By Dees Stribling, Contributing Editor
These are nervous days. Gallup reported on Tuesday that Americans’ confidence in the economy has deteriorated more in the past week during the partial government shutdown than in any week since Lehman Brothers collapsed in Sept. 2008. Gallup’s Economic Confidence Index tumbled 12 points to -34 last week, the second-largest weekly decline since Gallup began tracking economic confidence daily in January 2008.
According to the survey specialist, “fiscal brinksmanship in Washington is related to many of the largest weekly drops in Americans’ confidence in the economy since 2008. Americans’ confidence in the economy fell eight points during two separate weeks in July 2011, as leaders in Washington debated over [whether] to default on the nation’s debts.” Similarly, the report says, economic confidence could continue to fall in the coming days and weeks as the debt ceiling deadline of Oct. 17 looms.
On a more optimistic note, Gallup explained that economic confidence bounced back within several months of the 2011 debt crisis and the downgrading of the U.S. credit rating. That could mean that the fiscal fracas isn’t going to affect consumer confidence in the same long-term negative way that recessions do.
Small businesses more pessimistic
The National Federation of Independent Business said on Tuesday that its small-business owner optimism index dropped 0.2 points in September to 93.9, compared with August’s reading of 94.1—a minor drop. The largest contributing factor to the dip was an increase in pessimism about future business conditions, although this was somewhat offset by an increase in number of small-business owners expecting higher sales.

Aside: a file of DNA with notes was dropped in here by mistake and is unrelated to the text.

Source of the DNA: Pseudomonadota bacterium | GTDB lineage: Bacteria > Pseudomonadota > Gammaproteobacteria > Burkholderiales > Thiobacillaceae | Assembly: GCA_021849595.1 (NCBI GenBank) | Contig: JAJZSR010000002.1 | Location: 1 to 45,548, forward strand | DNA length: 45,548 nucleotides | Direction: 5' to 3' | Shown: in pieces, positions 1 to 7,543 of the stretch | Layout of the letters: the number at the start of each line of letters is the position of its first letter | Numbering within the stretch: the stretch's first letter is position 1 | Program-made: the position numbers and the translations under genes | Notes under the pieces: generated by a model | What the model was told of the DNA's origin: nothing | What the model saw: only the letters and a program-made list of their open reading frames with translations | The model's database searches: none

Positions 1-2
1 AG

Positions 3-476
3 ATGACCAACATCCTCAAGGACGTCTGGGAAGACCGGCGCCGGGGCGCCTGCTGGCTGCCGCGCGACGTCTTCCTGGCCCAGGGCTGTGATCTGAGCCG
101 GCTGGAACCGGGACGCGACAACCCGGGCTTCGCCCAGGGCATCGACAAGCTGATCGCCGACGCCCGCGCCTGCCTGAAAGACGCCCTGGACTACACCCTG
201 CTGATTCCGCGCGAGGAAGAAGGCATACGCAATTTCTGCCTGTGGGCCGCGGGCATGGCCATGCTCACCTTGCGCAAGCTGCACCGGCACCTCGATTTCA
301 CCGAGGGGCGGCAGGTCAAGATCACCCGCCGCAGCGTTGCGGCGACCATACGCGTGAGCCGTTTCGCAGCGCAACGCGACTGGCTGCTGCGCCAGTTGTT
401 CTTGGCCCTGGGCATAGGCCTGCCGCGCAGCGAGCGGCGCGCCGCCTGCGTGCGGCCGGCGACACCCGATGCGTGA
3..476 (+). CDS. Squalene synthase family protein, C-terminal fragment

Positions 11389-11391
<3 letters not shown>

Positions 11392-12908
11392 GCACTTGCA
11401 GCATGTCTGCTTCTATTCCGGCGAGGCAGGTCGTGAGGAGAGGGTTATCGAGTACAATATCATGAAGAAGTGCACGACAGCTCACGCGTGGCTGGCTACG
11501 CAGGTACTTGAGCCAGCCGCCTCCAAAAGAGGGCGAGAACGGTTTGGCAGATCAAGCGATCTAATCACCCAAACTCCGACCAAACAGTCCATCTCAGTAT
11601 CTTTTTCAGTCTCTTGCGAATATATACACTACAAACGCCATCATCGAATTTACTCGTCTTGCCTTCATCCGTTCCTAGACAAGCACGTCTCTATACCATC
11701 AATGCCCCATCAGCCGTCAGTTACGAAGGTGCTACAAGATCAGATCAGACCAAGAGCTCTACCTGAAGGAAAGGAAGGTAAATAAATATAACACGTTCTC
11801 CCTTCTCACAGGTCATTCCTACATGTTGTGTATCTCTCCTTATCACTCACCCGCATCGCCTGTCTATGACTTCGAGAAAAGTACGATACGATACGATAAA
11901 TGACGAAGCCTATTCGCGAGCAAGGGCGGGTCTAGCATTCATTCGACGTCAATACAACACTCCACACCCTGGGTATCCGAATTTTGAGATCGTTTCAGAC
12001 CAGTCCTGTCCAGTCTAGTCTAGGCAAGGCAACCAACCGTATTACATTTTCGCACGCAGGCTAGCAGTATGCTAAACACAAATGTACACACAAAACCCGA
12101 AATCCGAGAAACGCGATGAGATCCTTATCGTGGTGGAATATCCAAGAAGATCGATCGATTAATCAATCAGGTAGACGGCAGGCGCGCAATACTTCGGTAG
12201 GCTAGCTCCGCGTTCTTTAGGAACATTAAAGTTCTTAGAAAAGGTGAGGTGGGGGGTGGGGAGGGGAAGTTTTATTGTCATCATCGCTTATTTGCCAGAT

Overall, four index components improved, four fell and two remained unchanged from August, according to the NFIB. While it’s too soon to measure the impact of the government shut down on the small-business sector, it’s possible that the crisis impacted economic outlook in September, and it’s very likely that the shut down, however it’s resolved, will affect October’s reading.
“The change in this month’s Index was little more than ‘statistical noise,’ but the drop in outlook for future economic conditions is evidence that many owners are keeping an eye on Washington,” NFIB chief economist Bill Dunkelberg noted. “Consumers and small business owners are likely to remain pessimistic, accepting the notion that growth is going to be sub-par and that their government is likely to continuing dysfunctional mode for months to come.”
Wall Street takes another dive
No data from the government again on Tuesday. Postponed reports include job openings and the trade deficit. On the other hand, reportedly President Obama will nominate Janet Yellen as chairman of the Federal Reserve this week, perhaps as soon as Wednesday.
Wall Street’s case of the jitters on Monday seemed to turn into full-blown heebie-jeebies on Tuesday, with the Dow Jones Industrial Average down 159.71 points, or 1.07 percent. The S&P 500 lost 1.23 percent and the Nasdaq declined 2 percent.